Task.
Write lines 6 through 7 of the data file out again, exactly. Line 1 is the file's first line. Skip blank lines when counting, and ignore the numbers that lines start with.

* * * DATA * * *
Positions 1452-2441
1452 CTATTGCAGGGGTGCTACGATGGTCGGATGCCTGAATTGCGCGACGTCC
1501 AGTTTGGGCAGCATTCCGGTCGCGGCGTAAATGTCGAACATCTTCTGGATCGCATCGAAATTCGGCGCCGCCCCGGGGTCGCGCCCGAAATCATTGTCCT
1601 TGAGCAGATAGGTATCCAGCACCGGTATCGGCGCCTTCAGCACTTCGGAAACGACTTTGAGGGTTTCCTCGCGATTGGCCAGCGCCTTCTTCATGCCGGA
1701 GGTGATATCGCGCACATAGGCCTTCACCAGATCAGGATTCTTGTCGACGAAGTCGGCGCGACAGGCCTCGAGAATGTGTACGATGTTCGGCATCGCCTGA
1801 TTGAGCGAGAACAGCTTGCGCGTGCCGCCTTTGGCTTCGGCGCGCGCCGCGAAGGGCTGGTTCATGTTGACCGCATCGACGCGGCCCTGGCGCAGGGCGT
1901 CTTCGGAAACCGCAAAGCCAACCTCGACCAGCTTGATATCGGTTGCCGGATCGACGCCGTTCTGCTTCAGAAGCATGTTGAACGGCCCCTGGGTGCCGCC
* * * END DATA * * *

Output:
1801 TTGAGCGAGAACAGCTTGCGCGTGCCGCCTTTGGCTTCGGCGCGCGCCGCGAAGGGCTGGTTCATGTTGACCGCATCGACGCGGCCCTGGCGCAGGGCGT
1901 CTTCGGAAACCGCAAAGCCAACCTCGACCAGCTTGATATCGGTTGCCGGATCGACGCCGTTCTGCTTCAGAAGCATGTTGAACGGCCCCTGGGTGCCGCC